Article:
Although various companies and their agile teams might use their own “agile” format of story writing, a very popular and common way of agile story card writing is to follow three lines that mentions who is the user, what the user wants to do and what is the business value of doing that action or achieving that goal.
This is in sharp contrast to most of the waterfall model requirements writing where most of the time the requirements are written with System of Application in view rather the users in the view. It’s not uncommon to see those waterfall model requirements to be documented as “System shall…”.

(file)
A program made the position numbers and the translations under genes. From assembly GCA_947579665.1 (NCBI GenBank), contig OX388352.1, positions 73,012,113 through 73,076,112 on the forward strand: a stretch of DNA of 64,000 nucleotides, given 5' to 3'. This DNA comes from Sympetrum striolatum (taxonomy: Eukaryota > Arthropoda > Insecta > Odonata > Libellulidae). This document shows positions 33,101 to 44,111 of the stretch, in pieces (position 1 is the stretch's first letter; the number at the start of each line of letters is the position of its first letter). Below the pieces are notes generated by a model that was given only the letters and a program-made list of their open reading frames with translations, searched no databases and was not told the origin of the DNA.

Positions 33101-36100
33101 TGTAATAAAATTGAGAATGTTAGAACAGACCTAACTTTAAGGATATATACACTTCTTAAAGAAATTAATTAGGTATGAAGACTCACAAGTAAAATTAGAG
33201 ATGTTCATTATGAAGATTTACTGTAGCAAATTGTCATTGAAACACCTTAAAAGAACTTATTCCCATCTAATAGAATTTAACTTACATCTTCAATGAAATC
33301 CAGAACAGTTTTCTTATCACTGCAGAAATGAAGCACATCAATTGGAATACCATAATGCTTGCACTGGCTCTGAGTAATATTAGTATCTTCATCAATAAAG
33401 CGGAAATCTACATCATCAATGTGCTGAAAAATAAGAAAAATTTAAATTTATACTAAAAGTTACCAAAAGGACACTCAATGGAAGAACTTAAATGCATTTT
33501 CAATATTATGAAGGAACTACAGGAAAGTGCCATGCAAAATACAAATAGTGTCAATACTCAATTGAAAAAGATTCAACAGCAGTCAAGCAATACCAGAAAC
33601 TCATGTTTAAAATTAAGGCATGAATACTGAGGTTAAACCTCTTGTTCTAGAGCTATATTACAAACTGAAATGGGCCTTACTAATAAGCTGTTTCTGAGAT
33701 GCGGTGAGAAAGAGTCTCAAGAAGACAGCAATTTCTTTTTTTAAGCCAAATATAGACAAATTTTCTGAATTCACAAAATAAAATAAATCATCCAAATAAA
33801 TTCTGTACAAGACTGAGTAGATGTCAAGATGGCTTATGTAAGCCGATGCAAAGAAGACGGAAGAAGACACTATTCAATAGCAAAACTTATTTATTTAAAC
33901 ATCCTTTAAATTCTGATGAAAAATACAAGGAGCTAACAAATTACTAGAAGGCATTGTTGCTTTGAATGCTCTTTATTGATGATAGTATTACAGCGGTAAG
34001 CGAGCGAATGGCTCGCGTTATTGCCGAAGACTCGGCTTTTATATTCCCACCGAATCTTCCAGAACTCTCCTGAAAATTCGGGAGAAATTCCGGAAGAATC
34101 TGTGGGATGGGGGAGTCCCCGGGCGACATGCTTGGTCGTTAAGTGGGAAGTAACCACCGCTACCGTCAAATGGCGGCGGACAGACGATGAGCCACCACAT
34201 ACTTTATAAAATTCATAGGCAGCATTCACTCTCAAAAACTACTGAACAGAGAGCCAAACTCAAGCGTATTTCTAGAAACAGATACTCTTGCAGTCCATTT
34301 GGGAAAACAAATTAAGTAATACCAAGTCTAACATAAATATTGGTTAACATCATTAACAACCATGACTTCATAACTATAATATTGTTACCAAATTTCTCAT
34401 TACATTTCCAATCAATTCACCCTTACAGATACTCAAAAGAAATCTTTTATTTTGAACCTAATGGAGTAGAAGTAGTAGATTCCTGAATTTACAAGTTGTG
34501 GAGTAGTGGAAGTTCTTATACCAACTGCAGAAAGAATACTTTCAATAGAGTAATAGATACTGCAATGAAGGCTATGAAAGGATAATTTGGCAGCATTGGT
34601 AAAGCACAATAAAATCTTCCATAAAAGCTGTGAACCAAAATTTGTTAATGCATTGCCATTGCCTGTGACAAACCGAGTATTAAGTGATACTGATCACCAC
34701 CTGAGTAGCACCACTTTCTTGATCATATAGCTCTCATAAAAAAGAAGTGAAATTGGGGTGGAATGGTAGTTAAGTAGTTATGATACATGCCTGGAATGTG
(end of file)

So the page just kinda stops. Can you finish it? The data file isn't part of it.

One of the reasons behind the success of the agile model of programming is the care for the user role and the business value more than the waterfall one (despite the pros and cons of each type).
The diagram above shows a typical format of a agile story card.